Neighbors at an apartment complex where a woman recently died in a fire are concerned about safety measures in place.
28-year-old Taneshia Smith died after she found in a bath tub at the following Sunday's fire at the Olive Grove Apartments on Karen Avenue. Her mother Teresa Price maintains the Clark County Fire Department could have done more.
Amberly Lacy lives in the same building as Smith. She never spoke with Smith, but did talk to other neighbors and has complained about the safety of her unit.
Lacy told 13 Action News she spent nine months repeatedly asking the management to fix her broken smoke detectors.
"They were chirping, we tried changing the batteries, they continued to chirp," said Lacy, who shares the unit with her husband and 6-month-old daughter. "Like 3 a.m. they'd go off. So we ended up just leaving the batteries out after placing a work order and not having them fixed."
Lacy said that was the case for most of the other units she's been inside at the complex. But that was not her only concern.
"Even before this incident, they weren't helping me get a working carbon monoxide detector," she said. "Most apartments that I went into, they didn't have a carbon monoxide detector at all."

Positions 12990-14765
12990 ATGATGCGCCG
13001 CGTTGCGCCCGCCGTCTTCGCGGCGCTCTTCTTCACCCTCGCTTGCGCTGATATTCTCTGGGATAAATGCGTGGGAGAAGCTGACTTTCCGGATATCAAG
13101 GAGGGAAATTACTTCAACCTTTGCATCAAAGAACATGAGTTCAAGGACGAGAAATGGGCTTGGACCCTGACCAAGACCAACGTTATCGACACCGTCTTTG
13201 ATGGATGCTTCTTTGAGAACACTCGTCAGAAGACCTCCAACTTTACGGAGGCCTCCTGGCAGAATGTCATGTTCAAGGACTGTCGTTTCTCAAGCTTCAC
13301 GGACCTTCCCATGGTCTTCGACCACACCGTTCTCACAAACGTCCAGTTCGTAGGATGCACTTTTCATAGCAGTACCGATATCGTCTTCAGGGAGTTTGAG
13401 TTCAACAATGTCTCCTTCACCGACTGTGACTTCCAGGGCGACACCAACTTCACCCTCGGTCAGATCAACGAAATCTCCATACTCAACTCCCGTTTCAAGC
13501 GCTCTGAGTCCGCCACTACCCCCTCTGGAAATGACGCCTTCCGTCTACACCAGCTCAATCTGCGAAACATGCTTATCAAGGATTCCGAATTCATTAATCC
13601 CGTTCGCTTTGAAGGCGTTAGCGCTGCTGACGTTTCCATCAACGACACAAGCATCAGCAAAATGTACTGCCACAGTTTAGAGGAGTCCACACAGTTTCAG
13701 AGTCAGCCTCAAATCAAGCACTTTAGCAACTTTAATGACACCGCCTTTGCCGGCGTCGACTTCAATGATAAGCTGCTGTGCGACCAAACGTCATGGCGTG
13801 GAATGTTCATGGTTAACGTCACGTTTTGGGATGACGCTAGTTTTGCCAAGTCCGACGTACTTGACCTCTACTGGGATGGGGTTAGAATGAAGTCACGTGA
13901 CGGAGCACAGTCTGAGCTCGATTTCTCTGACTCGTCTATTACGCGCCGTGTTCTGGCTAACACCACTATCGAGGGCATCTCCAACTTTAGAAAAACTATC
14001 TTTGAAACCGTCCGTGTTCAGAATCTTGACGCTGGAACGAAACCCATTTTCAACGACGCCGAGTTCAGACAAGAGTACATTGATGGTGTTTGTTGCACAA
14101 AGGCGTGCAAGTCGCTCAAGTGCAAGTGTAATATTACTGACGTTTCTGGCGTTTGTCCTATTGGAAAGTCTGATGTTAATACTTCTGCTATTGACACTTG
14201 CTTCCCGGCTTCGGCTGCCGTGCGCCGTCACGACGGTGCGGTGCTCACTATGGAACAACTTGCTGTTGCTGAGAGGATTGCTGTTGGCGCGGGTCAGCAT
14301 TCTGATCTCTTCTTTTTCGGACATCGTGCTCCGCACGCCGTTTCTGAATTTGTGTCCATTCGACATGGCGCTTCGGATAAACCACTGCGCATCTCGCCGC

She says the building fire alarms work well, and went off the day of the fire in Smith's unit. But she said people don't take them seriously because of all the issues and all-day testing they've done.
"We were outside for probably 15 minutes with our 6-month-old before people started leaving their apartments," Lacy said.
13 Action News went to the office to talk with management, but they told us to call their management company.
Stout Management told us none of the managers were in the office. We sent them an email, but they did not respond.
We also called the Clark County Fire Department to ask about the incident and what they could have done. They said they will not be giving interviews until the investigation is done.
Clark County took our calls and put in an official complaint to go check out the complex.
Per state law, landlords at buildings with more than three units are required to provide smoke detectors.
Buildings of a certain size must also have fire sprinklers. If they don't, you can call code enforcement. There are no laws in Nevada about providing carbon monoxide detectors.